• Federal Affairs Summit: 7:30 a.m. to 6 p.m., Pacific Northwest National Laboratory, Discovery Hall, 902 Battelle Blvd., Richland. Tickets: • Tri-Cities Hispanic Chamber Luncheon: 11:30 a.m. to 1 p.m., Red Lion Hotel, 2525 N. 20th Ave., Pasco. RSVP: 509542-0933.

AUG. 20-24

• Benton Franklin Fair & Rodeo: 10 a.m. to 11 p.m. Tuesday to Friday; 10 a.m. to midnight Saturday, 1500 S. Oak St., Kennewick. Go to:

AUG. 22

• Goodwill Employment

Connection Center tour: 3-5 p.m., 3521 W. Court St. Suite B, Pasco. Go to:

AUG. 24

• Prosser Beer and Whiskey Festival: 5-10 p.m., Prosser Wine and Food Park, 2840 Lee Road. Tickets are $30-$65. Go to:

AUG. 26

• Marketing to the Government PTAC workshop: 9:30 a.m. to noon, Tri-Cities Business and Visitor Center, Bechtel Board Room, 7130 W. Grandridge Blvd., Kennewick. Register:

AUG. 28

• Tri-City Regional Chamber membership luncheon: 11:30 a.m. to 1:30 p.m., Red Lion Hotel, 2525 N. 20th Ave., Pasco. Register: 509-736-0510.


• Prosser Chamber Member Luncheon: noon1 p.m., Jeremy’s 1896 Public House, 1232 Wine Country Road, Prosser. RSVP: 509-786-3177.

• Ask the Experts “Social Media:” 3:30-5 p.m., TriCities Business and Visitor Center, Bechtel Board Room, 7130 W. Grandridge Blvd., Kennewick. Register:


SEPT. 12

• National Active and Retired Federal Employees Association #1192 monthly meeting: noon, Red Lion Hotel, 1101 N. Columbia Center Blvd., Kennewick. Call: 509-378-2494


• Riverfest 2019: 10 a.m. to 4 p.m., Columbia Park, Neil F. Lampson Pits, Kennewick. Go to:

SEPT. 11

• West Richland Chamber Luncheon: 11:30 a.m. to 1 p.m., Sandberg Event Center, 331 S. 41st Ave., West Richland. RSVP: 509-967-0521.

• Tri-Cities Tech Summit: 9 a.m. to 4 p.m., Uptown Theatre, 1300 Jadwin Ave., Richland. Tickets: • Procurement Power Hour “Biggest Challenges”: 8:30-9:30 a.m., Tri-Cities Business and Visitor Center, Bechtel Board Room, 7130 W. Grandridge Blvd., Kennewick. Register:

SEPT. 14

• Fiery Foods Festival: 10 a.m. to 8 p.m., Downtown Pasco. Go to: • Atomic Frontier Day: 11 a.m. to 8 p.m., Howard Amon Park, 900 George Washington Way, Richland.

SEPT. 16

• Pasco Chamber’s Annual Sunshine Business Luncheon: 11:30 a.m. to 1 p.m., Red Lion Hotel, 2525 N. 20th Ave., Pasco. Register:

SEPT. 17-19

• Assocation of Washington Business’ Policy Summit: Suncadia Resort, 3600 Suncadia Trail, Cle Elum. Tickets:

SEPT. 19

• Dine OUT – Cancer Crushing Cuisine: 6-9 p.m., Walter Clore Wine & Culinary Center, 2140 Wine Country Road, Prosser. Go to:

SEPT. 24

• Washington Policy Center’s Solutions at Sunrise: 7:15-8:15 a.m., CG Public House, 9221 W. Clearwater Ave., Kennewick. Go to:

Tri-Cities Area Journal of Business • August 2019 uBUSINESS BRIEFS TRIDEC CEO announces plans to retire in early 2020

Photo by Robin Wojtanik Construction on Benton County’s new $1.79 million Public Services Building for permitting and land use needs is underway at 102808 Wiser Parkway near Interstate 82.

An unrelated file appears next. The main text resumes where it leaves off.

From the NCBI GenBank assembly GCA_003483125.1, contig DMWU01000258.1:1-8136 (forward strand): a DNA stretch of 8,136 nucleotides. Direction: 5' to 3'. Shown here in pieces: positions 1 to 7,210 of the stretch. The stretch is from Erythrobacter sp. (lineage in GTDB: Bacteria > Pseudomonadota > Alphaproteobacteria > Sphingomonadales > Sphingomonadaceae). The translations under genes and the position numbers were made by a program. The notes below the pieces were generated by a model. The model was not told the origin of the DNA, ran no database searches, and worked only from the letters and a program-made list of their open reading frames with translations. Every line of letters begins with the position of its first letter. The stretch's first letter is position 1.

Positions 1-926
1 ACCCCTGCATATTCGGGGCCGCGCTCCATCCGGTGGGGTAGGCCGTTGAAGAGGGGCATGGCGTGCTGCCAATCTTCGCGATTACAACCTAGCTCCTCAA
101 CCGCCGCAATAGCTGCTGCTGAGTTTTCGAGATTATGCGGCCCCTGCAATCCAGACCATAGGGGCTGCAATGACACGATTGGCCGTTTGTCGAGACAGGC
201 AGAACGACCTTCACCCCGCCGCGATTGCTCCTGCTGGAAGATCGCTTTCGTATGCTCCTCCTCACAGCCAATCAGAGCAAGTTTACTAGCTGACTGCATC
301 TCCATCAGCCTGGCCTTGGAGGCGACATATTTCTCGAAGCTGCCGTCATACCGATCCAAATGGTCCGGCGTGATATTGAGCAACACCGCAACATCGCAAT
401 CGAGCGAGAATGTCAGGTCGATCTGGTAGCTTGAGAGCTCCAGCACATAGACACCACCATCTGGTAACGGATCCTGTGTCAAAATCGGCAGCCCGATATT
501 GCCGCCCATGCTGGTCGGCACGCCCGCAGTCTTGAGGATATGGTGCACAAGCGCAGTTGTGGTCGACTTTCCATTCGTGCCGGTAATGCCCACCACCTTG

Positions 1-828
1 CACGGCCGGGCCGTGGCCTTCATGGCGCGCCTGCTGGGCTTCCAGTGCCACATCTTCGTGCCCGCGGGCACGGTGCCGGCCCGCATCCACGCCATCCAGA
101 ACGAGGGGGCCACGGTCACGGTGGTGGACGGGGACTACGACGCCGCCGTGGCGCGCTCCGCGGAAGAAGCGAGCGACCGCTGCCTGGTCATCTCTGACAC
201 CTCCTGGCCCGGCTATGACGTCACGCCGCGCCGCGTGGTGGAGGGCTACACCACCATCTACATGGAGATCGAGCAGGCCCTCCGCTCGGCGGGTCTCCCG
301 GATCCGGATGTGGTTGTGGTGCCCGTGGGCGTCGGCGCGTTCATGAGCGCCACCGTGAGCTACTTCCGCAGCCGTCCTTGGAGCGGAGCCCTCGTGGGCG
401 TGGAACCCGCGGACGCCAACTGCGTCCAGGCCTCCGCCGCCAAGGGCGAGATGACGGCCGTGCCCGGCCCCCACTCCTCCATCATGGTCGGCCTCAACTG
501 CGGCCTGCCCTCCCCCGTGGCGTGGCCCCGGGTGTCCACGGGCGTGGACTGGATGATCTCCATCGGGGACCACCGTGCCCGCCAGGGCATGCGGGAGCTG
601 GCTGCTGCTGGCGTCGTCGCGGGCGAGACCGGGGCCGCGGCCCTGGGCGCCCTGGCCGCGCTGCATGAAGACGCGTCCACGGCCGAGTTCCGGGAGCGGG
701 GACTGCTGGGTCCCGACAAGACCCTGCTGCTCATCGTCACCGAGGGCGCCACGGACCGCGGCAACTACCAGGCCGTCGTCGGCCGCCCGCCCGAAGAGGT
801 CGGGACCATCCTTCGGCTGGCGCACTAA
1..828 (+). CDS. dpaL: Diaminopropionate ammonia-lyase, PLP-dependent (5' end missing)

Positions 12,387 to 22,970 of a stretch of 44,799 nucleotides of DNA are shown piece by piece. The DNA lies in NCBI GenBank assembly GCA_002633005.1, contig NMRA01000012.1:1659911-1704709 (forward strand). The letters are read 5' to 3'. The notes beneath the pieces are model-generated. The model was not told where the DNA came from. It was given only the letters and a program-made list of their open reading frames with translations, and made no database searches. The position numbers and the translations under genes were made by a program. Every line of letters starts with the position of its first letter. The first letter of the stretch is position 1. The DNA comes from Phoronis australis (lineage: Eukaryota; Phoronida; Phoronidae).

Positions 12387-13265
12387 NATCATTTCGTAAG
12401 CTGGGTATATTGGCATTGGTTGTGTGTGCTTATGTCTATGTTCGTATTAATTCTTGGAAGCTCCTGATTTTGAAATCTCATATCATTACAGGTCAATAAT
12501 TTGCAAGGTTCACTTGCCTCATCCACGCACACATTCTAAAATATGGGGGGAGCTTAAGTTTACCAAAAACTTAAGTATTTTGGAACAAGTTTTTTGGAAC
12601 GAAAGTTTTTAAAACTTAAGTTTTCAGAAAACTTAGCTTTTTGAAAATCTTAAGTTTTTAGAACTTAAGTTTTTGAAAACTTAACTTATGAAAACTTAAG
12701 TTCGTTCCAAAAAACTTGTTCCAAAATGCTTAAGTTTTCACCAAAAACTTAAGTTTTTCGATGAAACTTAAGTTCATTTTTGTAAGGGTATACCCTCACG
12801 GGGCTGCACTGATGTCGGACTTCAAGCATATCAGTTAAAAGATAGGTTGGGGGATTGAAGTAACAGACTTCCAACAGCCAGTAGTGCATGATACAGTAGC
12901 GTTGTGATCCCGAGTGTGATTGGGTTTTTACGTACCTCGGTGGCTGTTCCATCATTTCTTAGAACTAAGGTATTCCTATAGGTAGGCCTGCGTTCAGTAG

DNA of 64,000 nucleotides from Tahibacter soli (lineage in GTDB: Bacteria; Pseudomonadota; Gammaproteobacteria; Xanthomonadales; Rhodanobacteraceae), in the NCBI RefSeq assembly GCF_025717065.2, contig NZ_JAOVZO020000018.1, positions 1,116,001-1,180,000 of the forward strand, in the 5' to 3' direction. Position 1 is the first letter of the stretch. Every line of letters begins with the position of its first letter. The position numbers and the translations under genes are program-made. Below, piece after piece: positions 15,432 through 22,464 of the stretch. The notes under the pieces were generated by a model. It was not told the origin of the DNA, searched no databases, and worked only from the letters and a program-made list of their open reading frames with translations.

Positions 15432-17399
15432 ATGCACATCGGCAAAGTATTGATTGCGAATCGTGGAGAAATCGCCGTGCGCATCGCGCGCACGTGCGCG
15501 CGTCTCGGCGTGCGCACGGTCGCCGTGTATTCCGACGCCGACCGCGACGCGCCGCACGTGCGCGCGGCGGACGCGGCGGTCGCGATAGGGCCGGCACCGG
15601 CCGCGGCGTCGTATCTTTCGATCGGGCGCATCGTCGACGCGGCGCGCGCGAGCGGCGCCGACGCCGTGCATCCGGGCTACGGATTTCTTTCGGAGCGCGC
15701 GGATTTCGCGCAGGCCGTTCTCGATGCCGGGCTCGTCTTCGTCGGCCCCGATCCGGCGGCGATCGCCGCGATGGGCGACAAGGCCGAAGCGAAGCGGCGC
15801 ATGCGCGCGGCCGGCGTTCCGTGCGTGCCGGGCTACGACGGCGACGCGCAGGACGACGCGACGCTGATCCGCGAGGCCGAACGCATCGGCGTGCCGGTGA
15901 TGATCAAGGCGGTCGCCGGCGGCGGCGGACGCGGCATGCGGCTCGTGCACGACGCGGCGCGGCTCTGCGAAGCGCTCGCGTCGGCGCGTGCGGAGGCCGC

BENTON COUNTY, From page 1 were not happy with that.” The plan to build a Public Services Building got underway about a year and a half ago. It took about a year for the county to receive its own permits, following the same process private citizens must. Banlin Construction of Kennewick is the general contractor for the $1.79 million project and is on schedule to finish it by the end of the year. “It really is going to become a lot more convenient for the public, and it’s also going to be a lot more interactive for the three departments,” Rasmussen said. “We’ll be able to work together immediately instead of via email or phone call or having to drive back and forth. There are a lot of efficiency gains. And I expect we’re going to see an uptick in person-toperson contact.” Since the county seat remains in Prosser, Benton County is not moving services, but splitting them across the two cities. No new hires are planned and staff members who live in Prosser will work there, while those commuting within the Tri-Cities will drive to unincorporated Kennewick. About 17 to 20 employees will be housed at the Tri-City location, with a “little less” in Prosser. The team issues about 1,500 to 2,000 permits annually across the three departments. Additionally, the building, road and planning departments in Prosser will be merged at the Benton County Courthouse on Market Street, allowing the county to surplus the Dudley Avenue annex, which currently houses the planning department. “Even though it’s a block away, it’s like, ‘I’ve got to go here, and then I’ve got to go here, and then this person said this and I’ve got to go back and ask again.’ This way, you can have representatives from all three departments right at the counter talking to you and you can get all the questions answered. There’s no